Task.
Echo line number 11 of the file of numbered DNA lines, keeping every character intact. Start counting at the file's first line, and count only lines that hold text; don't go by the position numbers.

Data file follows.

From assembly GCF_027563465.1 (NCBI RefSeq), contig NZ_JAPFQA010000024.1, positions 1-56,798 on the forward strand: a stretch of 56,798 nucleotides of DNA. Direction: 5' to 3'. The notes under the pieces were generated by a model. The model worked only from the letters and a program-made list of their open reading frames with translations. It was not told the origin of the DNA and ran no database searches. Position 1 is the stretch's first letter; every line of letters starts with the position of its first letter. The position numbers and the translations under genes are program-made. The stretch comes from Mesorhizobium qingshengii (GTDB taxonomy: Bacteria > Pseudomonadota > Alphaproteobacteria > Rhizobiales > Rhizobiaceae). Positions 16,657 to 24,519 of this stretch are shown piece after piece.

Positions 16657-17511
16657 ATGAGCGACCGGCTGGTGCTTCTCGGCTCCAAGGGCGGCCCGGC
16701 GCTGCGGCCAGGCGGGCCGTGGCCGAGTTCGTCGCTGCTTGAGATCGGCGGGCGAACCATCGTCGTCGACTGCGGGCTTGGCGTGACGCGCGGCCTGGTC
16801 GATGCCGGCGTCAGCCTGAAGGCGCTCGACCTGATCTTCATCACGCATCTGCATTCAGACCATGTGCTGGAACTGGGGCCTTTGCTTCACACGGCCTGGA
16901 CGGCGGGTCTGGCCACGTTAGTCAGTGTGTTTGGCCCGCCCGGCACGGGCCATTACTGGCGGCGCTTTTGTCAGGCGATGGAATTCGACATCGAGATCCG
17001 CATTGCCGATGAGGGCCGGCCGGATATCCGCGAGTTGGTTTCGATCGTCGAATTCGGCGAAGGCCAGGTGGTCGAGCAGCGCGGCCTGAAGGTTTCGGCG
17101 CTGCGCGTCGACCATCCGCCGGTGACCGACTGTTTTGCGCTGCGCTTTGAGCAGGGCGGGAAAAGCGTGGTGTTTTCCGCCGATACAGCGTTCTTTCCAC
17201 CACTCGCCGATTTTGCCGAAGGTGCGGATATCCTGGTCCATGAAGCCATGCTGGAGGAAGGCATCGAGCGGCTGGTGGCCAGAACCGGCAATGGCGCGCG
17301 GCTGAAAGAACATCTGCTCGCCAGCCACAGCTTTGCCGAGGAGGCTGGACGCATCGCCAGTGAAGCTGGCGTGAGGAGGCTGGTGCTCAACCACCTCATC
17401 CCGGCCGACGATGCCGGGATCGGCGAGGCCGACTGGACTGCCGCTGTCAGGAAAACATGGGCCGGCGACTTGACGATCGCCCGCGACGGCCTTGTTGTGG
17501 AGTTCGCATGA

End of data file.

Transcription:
17401 CCGGCCGACGATGCCGGGATCGGCGAGGCCGACTGGACTGCCGCTGTCAGGAAAACATGGGCCGGCGACTTGACGATCGCCCGCGACGGCCTTGTTGTGG